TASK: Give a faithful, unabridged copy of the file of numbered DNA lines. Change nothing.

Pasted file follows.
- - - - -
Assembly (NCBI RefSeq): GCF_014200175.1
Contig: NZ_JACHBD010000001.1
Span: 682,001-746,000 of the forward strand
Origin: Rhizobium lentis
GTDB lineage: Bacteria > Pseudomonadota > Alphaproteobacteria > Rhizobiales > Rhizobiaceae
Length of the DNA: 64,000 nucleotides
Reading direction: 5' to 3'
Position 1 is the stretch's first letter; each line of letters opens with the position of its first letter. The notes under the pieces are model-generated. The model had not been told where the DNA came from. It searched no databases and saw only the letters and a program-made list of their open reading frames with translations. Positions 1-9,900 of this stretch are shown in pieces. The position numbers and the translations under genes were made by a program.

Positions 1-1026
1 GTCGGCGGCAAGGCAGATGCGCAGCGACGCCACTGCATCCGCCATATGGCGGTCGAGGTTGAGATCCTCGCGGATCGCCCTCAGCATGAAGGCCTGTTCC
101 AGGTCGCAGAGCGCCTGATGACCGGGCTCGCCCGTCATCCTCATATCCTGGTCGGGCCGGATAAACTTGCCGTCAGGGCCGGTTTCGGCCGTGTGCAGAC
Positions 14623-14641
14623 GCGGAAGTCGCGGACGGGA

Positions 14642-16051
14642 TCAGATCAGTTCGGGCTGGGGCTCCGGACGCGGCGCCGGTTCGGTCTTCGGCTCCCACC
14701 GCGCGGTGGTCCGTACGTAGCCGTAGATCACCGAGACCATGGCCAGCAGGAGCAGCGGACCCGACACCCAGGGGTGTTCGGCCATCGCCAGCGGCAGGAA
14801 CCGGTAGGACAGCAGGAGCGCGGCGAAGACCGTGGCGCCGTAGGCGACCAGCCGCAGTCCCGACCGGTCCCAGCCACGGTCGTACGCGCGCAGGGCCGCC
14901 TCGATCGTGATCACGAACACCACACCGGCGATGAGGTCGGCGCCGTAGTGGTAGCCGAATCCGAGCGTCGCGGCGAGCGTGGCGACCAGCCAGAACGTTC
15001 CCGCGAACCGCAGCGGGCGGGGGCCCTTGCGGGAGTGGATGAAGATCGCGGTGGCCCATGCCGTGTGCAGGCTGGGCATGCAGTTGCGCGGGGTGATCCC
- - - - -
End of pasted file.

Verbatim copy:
Assembly (NCBI RefSeq): GCF_014200175.1
Contig: NZ_JACHBD010000001.1
Span: 682,001-746,000 of the forward strand
Origin: Rhizobium lentis
GTDB lineage: Bacteria > Pseudomonadota > Alphaproteobacteria > Rhizobiales > Rhizobiaceae
Length of the DNA: 64,000 nucleotides
Reading direction: 5' to 3'
Position 1 is the stretch's first letter; each line of letters opens with the position of its first letter. The notes under the pieces are model-generated. The model had not been told where the DNA came from. It searched no databases and saw only the letters and a program-made list of their open reading frames with translations. Positions 1-9,900 of this stretch are shown in pieces. The position numbers and the translations under genes were made by a program.

Positions 1-1026
1 GTCGGCGGCAAGGCAGATGCGCAGCGACGCCACTGCATCCGCCATATGGCGGTCGAGGTTGAGATCCTCGCGGATCGCCCTCAGCATGAAGGCCTGTTCC
101 AGGTCGCAGAGCGCCTGATGACCGGGCTCGCCCGTCATCCTCATATCCTGGTCGGGCCGGATAAACTTGCCGTCAGGGCCGGTTTCGGCCGTGTGCAGAC
Positions 14623-14641
14623 GCGGAAGTCGCGGACGGGA

Positions 14642-16051
14642 TCAGATCAGTTCGGGCTGGGGCTCCGGACGCGGCGCCGGTTCGGTCTTCGGCTCCCACC
14701 GCGCGGTGGTCCGTACGTAGCCGTAGATCACCGAGACCATGGCCAGCAGGAGCAGCGGACCCGACACCCAGGGGTGTTCGGCCATCGCCAGCGGCAGGAA
14801 CCGGTAGGACAGCAGGAGCGCGGCGAAGACCGTGGCGCCGTAGGCGACCAGCCGCAGTCCCGACCGGTCCCAGCCACGGTCGTACGCGCGCAGGGCCGCC
14901 TCGATCGTGATCACGAACACCACACCGGCGATGAGGTCGGCGCCGTAGTGGTAGCCGAATCCGAGCGTCGCGGCGAGCGTGGCGACCAGCCAGAACGTTC
15001 CCGCGAACCGCAGCGGGCGGGGGCCCTTGCGGGAGTGGATGAAGATCGCGGTGGCCCATGCCGTGTGCAGGCTGGGCATGCAGTTGCGCGGGGTGATCCC